Posted: 27 Jun 2011 08:18 AM PDT
Post written by Leo Babauta.
What do you do if you can’t let go of something you own?
How do you deal with the “just in case” syndrome, or the “it has meaning” syndrome?
There’s no easy answer for letting go of the emotional attachments we put into our objects, nor for letting go of the fear of what we might need in the future. But for me, the answer has been to change how I look at ownership.
Ownership, for me, is more fluid and less concrete.
We don’t own something for life — that’s wasteful, because most of our lives we don’t need or use something. We “own” something just for as long as we need it, and then pass it on.
Think of ownership like a public library — we check things out when we need them, and then return them when we’re done, so that others can use them. If we ever need something again, we can always check it out again.
In practice, for me, this has meant passing books and clothes and other things on to friends and relatives when I don’t need them. It means giving things away to Goodwill and other charities. It means getting things from Goodwill, used book stores, thrift shops, Craigslist, Freecycle, friends and family. And yes, sometimes buying things that I owned years before.
This means sometimes spending a little more, but it also means I’m giving away a lot of value, and others benefit from things I think are great. It means things pass through my life, into the lives of others, and I don’t try to hold onto anything. It means no object holds much emotional meaning for me, and so the meaning is instead put into experiences, relationships, conversations, the moment.
1. The baby’s things. She (the reader) says, “We don’t know if we want to have another baby in a few years. It’s hard to look at all of our daughter’s outgrown clothes and toys and items and think of selling them/giving them away when there is a chance we might have another baby. Seems wasteful. But then again, it seems stupid to ship a whole huge hoard of stuff simply to safeguard ‘in case’, when the reality is we may go through all that effort and never have another anyway.”
Just In Case is the reason we hold onto a lot of things. The vast majority of the time, we don’t need them. But we’re afraid we might, so we hoard. It wards off insecurities about the future. I beat this by actual facts: I let go and see what happens, and in the six years I’ve been trying this, I’ve never regretted it once. Experience trumps fear.
If you need something, you can get it again. If you aren’t using something, let someone else use it who might need it. And you’ll save yourself a lot of expenses: moving the stuff, storing it, caring for it, mentally remembering everything you have, fixing things that get broken, cleaning things, stressing over how many things you have.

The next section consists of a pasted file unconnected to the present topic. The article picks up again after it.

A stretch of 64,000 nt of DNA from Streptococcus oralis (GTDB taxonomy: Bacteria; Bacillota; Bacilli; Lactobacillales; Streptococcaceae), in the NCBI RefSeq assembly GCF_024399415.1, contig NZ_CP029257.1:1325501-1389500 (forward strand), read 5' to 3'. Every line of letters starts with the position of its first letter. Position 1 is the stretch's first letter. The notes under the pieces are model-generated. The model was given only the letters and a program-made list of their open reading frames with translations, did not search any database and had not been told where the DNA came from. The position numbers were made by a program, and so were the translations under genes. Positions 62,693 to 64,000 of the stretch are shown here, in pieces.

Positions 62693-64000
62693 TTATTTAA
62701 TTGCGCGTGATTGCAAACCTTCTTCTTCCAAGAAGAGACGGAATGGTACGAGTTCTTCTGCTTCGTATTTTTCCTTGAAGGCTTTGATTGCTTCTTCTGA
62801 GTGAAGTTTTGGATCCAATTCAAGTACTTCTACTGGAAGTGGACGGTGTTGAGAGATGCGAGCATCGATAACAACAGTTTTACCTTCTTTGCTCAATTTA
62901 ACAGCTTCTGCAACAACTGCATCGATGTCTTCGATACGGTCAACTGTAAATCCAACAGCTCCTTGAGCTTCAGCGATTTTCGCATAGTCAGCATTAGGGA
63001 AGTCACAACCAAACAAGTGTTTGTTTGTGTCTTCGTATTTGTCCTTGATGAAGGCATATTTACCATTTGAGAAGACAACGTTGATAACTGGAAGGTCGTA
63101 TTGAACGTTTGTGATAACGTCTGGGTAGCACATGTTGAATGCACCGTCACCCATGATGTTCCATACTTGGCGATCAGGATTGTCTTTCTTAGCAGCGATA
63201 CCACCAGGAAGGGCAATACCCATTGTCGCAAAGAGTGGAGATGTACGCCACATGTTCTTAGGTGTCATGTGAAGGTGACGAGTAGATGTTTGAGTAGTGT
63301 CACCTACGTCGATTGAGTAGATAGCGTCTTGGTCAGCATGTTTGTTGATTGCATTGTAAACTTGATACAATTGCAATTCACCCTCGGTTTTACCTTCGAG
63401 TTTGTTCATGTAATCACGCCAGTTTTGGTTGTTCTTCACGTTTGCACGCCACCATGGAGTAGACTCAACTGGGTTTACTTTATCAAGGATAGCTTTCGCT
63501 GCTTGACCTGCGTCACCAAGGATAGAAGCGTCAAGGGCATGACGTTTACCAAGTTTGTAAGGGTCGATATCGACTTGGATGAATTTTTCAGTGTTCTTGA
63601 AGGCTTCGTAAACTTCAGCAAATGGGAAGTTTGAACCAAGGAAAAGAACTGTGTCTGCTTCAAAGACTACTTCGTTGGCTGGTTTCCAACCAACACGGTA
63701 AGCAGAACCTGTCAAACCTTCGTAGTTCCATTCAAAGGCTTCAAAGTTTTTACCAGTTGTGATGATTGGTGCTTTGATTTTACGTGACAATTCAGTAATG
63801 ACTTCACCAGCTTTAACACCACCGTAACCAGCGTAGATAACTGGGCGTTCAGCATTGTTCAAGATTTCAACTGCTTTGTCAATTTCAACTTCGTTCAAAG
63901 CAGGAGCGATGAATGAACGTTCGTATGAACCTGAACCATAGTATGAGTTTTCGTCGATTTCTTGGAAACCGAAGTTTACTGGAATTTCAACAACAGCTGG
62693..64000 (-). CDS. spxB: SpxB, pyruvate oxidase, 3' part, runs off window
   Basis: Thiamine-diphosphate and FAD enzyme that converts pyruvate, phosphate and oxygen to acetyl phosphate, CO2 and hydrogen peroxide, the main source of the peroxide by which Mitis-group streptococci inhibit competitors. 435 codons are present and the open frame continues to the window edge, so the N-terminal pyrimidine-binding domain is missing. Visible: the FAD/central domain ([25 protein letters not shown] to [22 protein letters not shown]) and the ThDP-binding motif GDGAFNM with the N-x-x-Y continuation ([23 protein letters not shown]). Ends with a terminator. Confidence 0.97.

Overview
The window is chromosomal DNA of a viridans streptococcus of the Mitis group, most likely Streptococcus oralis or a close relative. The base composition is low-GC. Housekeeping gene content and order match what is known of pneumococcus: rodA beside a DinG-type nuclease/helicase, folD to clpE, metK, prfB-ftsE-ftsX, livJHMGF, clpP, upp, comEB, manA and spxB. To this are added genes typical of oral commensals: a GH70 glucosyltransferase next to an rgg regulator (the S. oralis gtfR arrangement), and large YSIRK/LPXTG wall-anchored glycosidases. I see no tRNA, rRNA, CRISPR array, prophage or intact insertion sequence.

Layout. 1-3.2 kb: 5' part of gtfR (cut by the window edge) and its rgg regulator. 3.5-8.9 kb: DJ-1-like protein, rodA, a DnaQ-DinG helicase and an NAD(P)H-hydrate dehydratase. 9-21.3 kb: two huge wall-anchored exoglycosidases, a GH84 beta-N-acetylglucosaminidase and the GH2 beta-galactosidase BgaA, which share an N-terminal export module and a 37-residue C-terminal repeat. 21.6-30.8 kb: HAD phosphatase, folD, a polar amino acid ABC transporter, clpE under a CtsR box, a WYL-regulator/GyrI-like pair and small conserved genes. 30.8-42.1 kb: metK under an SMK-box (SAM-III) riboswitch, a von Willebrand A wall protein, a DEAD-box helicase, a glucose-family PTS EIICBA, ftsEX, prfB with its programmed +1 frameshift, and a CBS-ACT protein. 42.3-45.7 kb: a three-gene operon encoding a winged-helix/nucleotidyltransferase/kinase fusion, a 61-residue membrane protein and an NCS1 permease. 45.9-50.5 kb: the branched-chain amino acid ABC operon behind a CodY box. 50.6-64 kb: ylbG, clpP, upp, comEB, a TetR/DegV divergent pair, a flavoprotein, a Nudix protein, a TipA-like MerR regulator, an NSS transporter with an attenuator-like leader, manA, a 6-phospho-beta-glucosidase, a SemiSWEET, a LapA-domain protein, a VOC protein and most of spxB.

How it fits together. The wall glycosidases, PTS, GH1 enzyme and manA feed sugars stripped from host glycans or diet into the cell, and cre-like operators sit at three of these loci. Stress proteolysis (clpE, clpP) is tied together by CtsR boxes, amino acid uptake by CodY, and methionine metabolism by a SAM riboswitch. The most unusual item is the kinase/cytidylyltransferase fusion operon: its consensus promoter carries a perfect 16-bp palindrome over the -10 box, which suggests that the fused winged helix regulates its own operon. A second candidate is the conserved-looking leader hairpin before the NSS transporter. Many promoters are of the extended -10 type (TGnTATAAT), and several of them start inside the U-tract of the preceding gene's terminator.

2. My books. She says, “I have an ereader now, and that will be a godsend down south. But I also have a bunch of nice books here, that I’d hate to part with. I have already paired my collection down to: only the novels that I plan to read again multiple times + reference type books + cookbooks. This still makes for a huge pile, and my mum pointed out that most of them will probably mould in the humidity anyway. Do I just leave them all here and replace them in eformat when/if I feel like reading them? Seems like more money down the drain.”
Yes, give them to someone who would like them. You’ve read them, and you won’t read them again (at least for awhile). If you need the info, it’s probably online. If not, you can borrow the book from a library, or find it used online, or swap with someone online. It’s not money down the drain if you enjoyed the books, and if you let someone else enjoy them.
3. Decorative things. She writes, “Picture frames, candle holders, woven baskets, all the little things that sneak up on you over the years… Seems silly to get rid of everything when we don’t know what we’ll need at the new place, and could end up buying some of it all again.”
I’ve found that only a few pictures is all I need for decorating. We used to have a lot of candle holders and other decorative things, but when we got rid of them, it was liberating. Our house became emptier, but I found that I actually liked the emptiness. It means we have space to fill it with conversation, laughter, play, and silence. Whereas when we fill our house with stuff, we are doing it to stave off the void, to avoid having to fill it with experiences and silence.
There is almost nothing in my life that’s irreplaceable, other than people. Sure, I love books, but there are so many others out there in the library and thrift shops and friends’ homes that I will never miss the ones I give away. Sure, I would miss photographs if I lost them, but I put them all online now anyway, and more importantly, my life isn’t in the photos but is happening now. Sure, I would need a laptop and a few clothes if my house burned down, but those things are easily replaceable.
I’d miss my blog if I lost it, but not because of the lost words … I’d miss the readers.
And in the end, you learn that the people and the moment are all that matter. Everything else comes and goes.
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